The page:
They define him.
12 years ago, a lot of older officers turned away from their duty,
but you stood for what was right.
I'm sorry, Will. I know the kind of man you are.
I know that I can count on you again.
The scan analysis you asked for.
- Is there something else, sir? - Yes, there is.
"Judge Advocate General's report, stardate 36764."
"Subject, inquiry into mutiny aboard USS Pegasus."
"Based on testimony from Capt Pressman and others,
the Judge Advocate believes there is sufficient evidence
to conclude that members of the crew did mutiny against the Captain
just prior to the destruction of the Pegasus."
Mutiny on a Federation starship?
That's shocking. It's unthinkable. Yet you've never mentioned it.
You know, it wasn't easy to get this report.
I had to pull in quite a few favours just to look at it.
It seems that it was classified by Starfleet Intelligence.
So, not only was the Pegasus carrying sensitive equipment,
which must not fall into Romulan hands,
not only was there a mysterious explosion
which seemed to destroy the ship but didn't...
...but it seems there was a mutiny.
I've read the official report of the inquiry on that mutiny
but I want your version of what happened.
I was on the bridge.
The ship was at yellow alert.
We were running tests on the engines. Something went wrong.
There was an explosion in Engineering. Heavy casualties.
The First Officer, Engineering Chief and most of the bridge crew
mutinied against Capt Pressman.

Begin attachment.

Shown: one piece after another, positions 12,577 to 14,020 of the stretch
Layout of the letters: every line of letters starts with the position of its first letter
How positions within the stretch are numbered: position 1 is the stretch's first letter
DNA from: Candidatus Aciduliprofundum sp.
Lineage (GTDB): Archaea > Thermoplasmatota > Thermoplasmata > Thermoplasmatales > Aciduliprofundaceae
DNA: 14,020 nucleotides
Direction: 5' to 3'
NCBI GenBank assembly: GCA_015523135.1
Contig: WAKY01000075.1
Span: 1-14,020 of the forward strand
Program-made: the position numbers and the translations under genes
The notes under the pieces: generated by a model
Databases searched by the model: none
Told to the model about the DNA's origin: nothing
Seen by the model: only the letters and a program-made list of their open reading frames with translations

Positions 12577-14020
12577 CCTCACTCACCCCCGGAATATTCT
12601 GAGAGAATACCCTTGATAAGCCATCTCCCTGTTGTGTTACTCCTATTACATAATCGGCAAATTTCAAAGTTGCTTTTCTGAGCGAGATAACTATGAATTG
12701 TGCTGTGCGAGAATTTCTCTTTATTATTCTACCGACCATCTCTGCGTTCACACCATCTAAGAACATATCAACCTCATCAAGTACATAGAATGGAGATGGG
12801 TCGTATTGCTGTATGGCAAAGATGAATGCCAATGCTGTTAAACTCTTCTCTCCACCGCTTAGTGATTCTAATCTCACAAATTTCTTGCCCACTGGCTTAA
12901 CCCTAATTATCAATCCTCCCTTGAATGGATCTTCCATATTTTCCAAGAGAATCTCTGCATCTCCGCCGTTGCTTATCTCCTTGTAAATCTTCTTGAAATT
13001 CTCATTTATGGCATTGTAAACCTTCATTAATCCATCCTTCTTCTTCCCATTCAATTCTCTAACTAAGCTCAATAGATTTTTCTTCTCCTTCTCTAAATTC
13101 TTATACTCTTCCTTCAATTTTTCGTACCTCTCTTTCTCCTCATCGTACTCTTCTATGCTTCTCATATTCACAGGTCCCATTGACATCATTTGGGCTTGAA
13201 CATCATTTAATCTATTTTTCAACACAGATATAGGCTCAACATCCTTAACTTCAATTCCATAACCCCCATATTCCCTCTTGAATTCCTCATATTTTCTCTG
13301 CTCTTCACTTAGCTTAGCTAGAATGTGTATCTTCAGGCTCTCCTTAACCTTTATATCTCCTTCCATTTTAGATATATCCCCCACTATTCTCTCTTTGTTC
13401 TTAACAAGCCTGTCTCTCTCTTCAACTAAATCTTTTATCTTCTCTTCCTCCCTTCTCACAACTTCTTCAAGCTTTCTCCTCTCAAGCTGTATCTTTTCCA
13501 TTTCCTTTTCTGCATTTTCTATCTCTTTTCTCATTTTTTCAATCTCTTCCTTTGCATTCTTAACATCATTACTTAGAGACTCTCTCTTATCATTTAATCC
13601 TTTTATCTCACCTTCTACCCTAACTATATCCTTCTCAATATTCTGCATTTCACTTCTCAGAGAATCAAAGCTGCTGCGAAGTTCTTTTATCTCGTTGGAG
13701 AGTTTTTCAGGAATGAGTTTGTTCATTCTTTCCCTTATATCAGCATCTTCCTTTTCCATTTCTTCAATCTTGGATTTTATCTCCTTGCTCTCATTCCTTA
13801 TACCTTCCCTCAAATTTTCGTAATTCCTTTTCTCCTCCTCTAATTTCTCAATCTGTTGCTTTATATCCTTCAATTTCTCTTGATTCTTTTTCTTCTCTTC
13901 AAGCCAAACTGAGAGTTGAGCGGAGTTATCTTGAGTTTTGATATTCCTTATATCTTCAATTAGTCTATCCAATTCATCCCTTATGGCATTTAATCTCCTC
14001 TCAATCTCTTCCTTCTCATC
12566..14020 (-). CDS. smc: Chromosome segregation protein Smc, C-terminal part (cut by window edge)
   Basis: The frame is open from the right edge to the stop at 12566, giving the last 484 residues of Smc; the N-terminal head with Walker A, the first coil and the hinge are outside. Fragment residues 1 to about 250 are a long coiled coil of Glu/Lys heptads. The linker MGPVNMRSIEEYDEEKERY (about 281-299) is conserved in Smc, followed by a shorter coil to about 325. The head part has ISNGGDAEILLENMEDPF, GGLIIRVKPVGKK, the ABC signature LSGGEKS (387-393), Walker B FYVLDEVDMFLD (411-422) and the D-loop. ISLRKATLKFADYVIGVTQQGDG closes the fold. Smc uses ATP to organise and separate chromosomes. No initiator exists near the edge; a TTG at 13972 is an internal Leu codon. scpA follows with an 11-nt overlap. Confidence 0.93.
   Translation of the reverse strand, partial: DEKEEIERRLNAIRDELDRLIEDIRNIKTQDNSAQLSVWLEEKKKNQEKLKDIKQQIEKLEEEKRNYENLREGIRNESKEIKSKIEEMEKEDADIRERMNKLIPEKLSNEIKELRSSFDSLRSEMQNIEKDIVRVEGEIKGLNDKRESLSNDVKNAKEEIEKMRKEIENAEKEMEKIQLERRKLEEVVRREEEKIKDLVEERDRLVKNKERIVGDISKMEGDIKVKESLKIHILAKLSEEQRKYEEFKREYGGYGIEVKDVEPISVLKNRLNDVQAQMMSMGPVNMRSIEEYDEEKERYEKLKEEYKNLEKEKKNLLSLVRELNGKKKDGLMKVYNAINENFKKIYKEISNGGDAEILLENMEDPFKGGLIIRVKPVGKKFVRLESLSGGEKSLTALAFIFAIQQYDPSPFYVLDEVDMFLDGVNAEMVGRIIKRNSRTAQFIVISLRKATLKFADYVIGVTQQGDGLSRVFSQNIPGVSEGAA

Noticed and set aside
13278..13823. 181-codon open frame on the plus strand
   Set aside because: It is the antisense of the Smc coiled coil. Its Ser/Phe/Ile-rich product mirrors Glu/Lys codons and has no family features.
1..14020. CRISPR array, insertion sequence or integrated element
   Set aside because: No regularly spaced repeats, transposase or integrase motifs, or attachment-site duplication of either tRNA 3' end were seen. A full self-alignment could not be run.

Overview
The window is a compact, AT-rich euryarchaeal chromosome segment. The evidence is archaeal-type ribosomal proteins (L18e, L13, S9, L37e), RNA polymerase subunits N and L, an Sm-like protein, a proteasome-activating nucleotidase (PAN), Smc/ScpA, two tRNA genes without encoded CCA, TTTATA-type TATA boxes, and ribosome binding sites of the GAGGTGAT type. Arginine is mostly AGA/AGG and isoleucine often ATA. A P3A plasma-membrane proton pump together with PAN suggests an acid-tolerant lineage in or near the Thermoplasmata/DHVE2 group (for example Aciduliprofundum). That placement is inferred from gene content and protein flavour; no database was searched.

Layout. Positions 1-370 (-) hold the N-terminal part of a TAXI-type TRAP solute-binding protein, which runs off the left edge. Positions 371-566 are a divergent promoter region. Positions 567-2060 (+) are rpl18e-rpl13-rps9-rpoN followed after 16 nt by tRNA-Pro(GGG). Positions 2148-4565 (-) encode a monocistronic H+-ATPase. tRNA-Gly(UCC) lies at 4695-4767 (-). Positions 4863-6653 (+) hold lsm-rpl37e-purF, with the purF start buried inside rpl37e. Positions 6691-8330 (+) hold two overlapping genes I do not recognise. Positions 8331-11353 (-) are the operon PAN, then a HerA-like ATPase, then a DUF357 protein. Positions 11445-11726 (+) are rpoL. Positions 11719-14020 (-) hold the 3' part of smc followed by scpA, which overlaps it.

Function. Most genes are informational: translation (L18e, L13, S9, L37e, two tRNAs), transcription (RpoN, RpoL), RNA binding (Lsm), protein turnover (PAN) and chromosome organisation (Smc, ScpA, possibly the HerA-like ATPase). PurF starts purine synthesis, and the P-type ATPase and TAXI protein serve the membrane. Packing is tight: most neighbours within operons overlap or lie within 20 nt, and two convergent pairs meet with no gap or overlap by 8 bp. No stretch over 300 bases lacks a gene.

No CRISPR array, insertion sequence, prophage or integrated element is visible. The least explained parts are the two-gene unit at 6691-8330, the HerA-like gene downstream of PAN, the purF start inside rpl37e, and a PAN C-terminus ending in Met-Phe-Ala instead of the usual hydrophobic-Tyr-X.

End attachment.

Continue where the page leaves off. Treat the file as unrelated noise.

They thought he jeopardised the ship.
I was seven months out of the Academy, my head ringing
with words like "duty" and "honour".
When they turned on him,
I thought they were a bunch of disloyal officers.
I grabbed a phaser and I defended my captain.
Two or three others joined us but it was clear by then
that the mutineers had most of the crew behind them.
We felt a need to get off the ship.
There was a running firefight to the escape pod.
About five minutes after we left the ship,
there was an explosion.
"The Judge Advocate also believes that the surviving officers
are deliberately withholding vital information."
"Investigation is recommended." There was no investigation.
This report was classified and then it was quietly buried.
- Sir, take this up with Admiral... - I'm taking this up with you.
The Judge Advocate thought that you covered up the truth.
Now, what the hell is going on here, Will?
Why did that mutiny happen?
Why is Pressman determined to find your ship 12 years later?
I've said all I can.
I'm under direct orders from Admiral Pressman not to discuss this, sir.
He's an admiral. I'm a captain.
I cannot force you to disobey his orders.
I will have to remain in the dark on this mission.
I'll have to trust that you will not let Pressman put this ship at risk.
If I find that trust is misplaced,
I will re-evaluate the command structure of this ship.
Captain. Starfleet places the highest priority on this mission.
Your request for a delay is denied.
Margaret, something's very wrong here.
Do you know what's going on?
I know that the Chief of Intelligence is watching this one.
You'd be well advised to follow orders. Leave it at that.
Worf to Capt Picard. We are approaching asteroid Gamma 601.